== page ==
On the road down the walls are covered in ferns. the ravine is one of my favourite parts of the bay with a mass of ferns and mosses growing from every crack. I could happily replicate this in my garden with my fern obsession.

Alice has enjoyed very too many ice creams in the last few days. She has been going through lots of tantrums recently and we’ve been making it clear whiney whingey girls don’t get ice cream.

Alice is becoming very adventurous at the park climbing and jumping off greater heights.

We had some moments of sunshine.

The Victoria pub has finished its extension since we got married last year. It’s looking good and has probably the best view out of the bay of any of the pubs and restaurants.

On the way home, we stopped off at Bempton Cliffs. Traditionally it rains whenever we visit but we actually had glorious sunshine for a change. Alice wasn’t up to walking very far as she was in a tired, hungry mood. We did make it down to the first observation spot to see the cliffs. The seabirds flying from the cliff swooping down to the water is always a spectacular sight.

We managed to see one of the star attractions up close. Normally we’ve seen the puffins at a distance through telescopes but there was one close enough for a recognisable photo rather than a blur in the distance. I’m not winning wildlife photographer of the year with this one. But nice for Alice to actually be able to make one out.

Though it’s not all about the birds. The insect life was pretty amazing too in the sun.

The wildlife at Bempton face so many threats with habitat destruction and changing climate that I continue to support the RSPB even though we probably only manage a trip a year. Each time we visit I hope for Alice’s sake these wonderful birds are still there as she grows up.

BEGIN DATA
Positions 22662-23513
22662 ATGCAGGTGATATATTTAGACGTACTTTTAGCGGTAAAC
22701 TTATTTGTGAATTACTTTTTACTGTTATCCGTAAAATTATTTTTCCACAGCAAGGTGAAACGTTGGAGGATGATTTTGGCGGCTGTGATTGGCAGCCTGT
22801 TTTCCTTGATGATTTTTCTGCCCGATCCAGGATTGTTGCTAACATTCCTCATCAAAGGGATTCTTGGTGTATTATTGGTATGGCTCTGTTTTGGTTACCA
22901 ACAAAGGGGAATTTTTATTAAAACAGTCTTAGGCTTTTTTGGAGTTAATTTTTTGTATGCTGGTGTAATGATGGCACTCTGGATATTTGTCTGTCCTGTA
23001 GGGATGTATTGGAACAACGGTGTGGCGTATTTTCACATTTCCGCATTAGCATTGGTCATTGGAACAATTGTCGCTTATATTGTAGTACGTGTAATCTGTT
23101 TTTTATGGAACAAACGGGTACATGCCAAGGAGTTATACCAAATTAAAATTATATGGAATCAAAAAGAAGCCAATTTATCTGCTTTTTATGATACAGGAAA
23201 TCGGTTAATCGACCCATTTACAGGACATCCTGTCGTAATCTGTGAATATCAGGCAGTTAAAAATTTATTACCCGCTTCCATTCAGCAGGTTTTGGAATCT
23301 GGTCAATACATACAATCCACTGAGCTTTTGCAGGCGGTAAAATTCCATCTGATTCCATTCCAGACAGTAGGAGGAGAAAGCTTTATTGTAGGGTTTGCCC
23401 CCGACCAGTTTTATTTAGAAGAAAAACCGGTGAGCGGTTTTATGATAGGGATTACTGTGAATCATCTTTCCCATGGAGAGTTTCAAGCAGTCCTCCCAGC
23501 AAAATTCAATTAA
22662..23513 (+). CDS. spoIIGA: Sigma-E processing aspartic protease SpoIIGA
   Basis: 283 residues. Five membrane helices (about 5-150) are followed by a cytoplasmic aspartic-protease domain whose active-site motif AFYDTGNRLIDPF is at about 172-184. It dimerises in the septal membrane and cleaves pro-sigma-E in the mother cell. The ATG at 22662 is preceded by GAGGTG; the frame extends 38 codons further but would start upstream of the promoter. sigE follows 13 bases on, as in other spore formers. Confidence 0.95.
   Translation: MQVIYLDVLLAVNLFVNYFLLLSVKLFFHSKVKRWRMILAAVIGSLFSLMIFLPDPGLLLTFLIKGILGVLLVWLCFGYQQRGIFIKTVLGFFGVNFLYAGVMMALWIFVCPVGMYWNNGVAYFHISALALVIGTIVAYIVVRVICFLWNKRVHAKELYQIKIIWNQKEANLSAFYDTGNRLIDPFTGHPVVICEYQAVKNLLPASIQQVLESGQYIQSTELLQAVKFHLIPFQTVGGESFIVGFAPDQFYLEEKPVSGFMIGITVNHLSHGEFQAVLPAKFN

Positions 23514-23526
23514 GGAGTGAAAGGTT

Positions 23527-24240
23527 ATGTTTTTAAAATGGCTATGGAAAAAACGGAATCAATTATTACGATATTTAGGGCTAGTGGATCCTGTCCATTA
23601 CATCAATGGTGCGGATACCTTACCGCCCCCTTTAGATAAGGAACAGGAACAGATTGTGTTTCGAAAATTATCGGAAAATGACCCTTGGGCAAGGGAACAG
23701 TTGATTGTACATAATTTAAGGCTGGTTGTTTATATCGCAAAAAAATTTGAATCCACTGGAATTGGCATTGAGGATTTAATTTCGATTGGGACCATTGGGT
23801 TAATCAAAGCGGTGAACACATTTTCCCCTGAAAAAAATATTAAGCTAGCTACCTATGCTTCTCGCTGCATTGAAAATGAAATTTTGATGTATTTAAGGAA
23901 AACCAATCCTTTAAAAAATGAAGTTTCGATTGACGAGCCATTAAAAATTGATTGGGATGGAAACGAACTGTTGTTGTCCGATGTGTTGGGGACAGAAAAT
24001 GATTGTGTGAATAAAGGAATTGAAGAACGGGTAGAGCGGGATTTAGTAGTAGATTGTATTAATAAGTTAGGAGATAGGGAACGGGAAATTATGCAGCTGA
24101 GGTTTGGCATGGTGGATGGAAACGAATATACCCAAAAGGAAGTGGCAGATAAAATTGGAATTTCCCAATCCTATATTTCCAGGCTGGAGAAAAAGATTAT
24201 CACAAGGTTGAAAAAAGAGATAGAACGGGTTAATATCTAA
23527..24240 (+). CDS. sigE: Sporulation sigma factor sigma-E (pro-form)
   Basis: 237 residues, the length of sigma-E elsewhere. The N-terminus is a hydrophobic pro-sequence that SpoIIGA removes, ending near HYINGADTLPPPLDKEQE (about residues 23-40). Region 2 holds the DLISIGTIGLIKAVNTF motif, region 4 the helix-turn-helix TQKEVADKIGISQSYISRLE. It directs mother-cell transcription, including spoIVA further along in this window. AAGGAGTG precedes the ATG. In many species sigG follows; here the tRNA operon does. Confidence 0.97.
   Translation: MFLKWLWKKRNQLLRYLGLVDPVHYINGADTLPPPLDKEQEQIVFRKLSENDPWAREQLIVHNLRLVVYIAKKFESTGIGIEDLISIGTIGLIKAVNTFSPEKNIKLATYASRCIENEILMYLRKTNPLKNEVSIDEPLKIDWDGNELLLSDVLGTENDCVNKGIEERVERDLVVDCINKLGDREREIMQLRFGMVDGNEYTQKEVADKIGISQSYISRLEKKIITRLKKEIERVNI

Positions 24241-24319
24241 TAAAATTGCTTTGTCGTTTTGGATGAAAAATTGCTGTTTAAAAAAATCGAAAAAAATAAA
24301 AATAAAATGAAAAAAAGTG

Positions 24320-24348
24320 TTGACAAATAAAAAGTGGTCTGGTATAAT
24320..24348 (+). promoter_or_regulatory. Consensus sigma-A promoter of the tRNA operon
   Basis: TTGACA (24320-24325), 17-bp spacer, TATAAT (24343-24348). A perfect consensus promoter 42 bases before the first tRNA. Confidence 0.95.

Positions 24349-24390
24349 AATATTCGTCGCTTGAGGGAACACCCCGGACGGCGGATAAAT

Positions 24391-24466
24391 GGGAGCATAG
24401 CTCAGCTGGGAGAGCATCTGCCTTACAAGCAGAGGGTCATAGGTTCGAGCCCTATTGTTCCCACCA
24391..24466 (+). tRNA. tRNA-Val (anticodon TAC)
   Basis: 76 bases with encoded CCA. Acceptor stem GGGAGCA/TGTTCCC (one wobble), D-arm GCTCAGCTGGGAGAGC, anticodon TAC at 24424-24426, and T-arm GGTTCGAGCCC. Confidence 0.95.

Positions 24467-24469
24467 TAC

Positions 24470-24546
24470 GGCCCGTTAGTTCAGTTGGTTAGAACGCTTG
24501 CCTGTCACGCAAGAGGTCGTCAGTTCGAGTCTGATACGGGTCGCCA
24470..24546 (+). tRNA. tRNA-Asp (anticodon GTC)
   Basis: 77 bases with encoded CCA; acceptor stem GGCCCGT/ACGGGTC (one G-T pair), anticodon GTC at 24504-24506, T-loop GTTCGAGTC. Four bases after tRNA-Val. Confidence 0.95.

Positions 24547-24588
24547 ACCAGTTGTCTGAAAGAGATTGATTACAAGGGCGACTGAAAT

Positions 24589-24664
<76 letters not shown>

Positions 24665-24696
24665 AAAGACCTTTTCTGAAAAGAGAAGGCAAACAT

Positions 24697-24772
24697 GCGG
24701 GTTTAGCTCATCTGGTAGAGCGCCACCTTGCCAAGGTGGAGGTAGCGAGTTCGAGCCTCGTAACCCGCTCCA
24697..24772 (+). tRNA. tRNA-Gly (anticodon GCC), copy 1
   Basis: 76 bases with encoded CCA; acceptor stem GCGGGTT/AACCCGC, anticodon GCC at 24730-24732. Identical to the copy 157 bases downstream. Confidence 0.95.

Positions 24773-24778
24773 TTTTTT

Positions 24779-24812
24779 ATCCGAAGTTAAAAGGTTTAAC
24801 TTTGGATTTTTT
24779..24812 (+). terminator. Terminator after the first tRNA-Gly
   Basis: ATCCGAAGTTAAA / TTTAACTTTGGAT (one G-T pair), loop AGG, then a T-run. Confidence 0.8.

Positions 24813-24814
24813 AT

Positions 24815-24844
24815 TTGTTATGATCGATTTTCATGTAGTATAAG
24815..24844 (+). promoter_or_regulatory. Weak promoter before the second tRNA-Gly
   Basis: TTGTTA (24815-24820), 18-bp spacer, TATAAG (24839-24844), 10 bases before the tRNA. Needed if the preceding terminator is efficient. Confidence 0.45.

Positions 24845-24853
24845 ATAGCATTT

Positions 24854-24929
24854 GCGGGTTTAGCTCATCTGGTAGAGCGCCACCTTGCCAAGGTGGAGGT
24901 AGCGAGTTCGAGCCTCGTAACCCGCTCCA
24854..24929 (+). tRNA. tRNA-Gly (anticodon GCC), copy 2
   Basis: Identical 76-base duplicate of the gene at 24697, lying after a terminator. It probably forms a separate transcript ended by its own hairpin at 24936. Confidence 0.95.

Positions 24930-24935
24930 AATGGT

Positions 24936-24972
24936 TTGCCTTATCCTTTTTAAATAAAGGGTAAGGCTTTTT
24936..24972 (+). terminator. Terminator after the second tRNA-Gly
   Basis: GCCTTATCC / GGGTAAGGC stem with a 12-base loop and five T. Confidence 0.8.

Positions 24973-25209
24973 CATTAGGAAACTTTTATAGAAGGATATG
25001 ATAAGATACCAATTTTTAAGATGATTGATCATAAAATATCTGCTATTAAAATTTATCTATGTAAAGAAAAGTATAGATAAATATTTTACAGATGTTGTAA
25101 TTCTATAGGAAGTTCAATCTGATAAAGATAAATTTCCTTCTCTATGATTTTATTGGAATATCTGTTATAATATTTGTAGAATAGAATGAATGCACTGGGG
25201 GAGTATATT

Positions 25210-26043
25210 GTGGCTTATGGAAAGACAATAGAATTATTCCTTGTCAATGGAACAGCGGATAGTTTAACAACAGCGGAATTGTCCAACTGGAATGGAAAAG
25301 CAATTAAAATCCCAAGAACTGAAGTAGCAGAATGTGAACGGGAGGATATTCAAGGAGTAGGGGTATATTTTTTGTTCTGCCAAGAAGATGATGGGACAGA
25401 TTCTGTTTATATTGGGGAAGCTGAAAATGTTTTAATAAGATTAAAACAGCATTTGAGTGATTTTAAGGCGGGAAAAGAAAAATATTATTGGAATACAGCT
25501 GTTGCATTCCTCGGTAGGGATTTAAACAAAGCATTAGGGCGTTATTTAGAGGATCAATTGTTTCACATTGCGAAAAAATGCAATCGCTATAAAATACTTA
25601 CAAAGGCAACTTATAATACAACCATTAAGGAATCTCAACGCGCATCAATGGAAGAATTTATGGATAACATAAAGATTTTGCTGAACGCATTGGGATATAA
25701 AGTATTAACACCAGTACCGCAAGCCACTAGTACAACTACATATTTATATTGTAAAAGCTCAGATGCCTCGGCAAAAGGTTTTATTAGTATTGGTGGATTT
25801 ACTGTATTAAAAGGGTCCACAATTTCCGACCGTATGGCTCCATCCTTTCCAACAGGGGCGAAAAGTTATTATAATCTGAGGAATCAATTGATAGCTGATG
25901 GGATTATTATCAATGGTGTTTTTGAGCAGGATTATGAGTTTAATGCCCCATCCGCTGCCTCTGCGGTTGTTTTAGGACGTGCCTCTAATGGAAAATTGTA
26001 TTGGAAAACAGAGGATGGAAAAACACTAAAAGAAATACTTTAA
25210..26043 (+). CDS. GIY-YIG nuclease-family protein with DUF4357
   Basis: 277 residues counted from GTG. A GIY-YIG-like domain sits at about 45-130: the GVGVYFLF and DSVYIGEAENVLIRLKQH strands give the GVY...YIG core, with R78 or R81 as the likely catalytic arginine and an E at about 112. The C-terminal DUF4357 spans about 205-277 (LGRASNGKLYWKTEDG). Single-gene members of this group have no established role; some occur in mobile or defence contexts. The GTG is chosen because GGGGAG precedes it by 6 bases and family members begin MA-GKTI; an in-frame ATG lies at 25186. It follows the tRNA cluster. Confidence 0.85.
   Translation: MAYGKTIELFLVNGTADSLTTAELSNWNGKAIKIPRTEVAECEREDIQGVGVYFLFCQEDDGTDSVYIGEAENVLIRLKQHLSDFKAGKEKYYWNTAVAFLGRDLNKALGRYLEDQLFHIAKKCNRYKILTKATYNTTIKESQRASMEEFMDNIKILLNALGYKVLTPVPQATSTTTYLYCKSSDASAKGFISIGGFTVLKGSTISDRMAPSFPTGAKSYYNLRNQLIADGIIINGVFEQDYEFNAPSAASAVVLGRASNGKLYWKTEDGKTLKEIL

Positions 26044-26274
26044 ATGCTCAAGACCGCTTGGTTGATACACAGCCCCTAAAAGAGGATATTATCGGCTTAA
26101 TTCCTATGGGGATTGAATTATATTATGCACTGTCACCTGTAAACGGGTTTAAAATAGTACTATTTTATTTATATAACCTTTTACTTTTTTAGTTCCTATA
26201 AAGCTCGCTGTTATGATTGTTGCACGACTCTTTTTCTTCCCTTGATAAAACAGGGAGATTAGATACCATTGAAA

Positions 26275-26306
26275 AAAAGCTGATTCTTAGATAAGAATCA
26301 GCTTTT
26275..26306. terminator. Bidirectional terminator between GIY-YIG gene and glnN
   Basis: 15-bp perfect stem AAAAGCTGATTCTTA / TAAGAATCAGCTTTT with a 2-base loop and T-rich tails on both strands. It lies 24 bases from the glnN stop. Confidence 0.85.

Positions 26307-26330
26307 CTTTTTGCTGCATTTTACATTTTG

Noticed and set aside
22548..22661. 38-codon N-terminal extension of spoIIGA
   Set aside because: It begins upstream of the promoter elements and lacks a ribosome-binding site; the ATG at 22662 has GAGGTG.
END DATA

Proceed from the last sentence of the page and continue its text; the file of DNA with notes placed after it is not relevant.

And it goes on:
Amy was taken with this lovely little chappy so he was brought home which is now stopping the door rattling in the wind helping Amy’s dislike of noises.

We’ve had a lovely time and have more holiday left to enjoy.

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30 Days Wild: Idea 22-Get closer to the grass

Previous years I’ve walked barefoot on the grass but as Alice doesn’t like going barefoot very much we’ve just looked today at getting closer to the ground. While she might not like going barefoot she is quite happy rolling it and sniffing it.

Grass has many potential benefits. It can improve air quality by capturing carbon and it acts as a pollution filter. Areas of grass stay cooler than many hard surfaces. Then there are the mental benefits of green spaces. Green spaces can lower blood pressure and help mental well-being. Well worth celebrating and getting a bit closer with to connect with.

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30 days of wild: Idea 18-Listen to birdsong

With the break in the rain, the birds are back out in force. The dusk chorus has been singing away and it was a joy to listen to.  Taking a few minutes to sit and listen to birdsong is a simple pleasure but a very enjoyable one. Earlier in the year, the RSPB put birdsong in the chart with let nature sing. If for some reason you are unable to get outside or to a spot you can hear birdsong through this track and it gives a donation to the RSPB.

Robinhead

While it is nice to hear the songs I’ve been working on tuning into the bird’s songs to be able to identify through their sound. The RSPB has a new book and CD set out to help identify birdsong. Earlier in the year, I was gifted this lovely set that gives details of each bird then has tracks it plays through a built-in speaker.

For a free option, the long-running BBC Tweet of the day gives you a way to gradually build your knowledge. There is a massive back catalogue of episodes to listen to all for free. With many people following this blog for my gardening content you may enjoy Monty Don on the return of the swallows.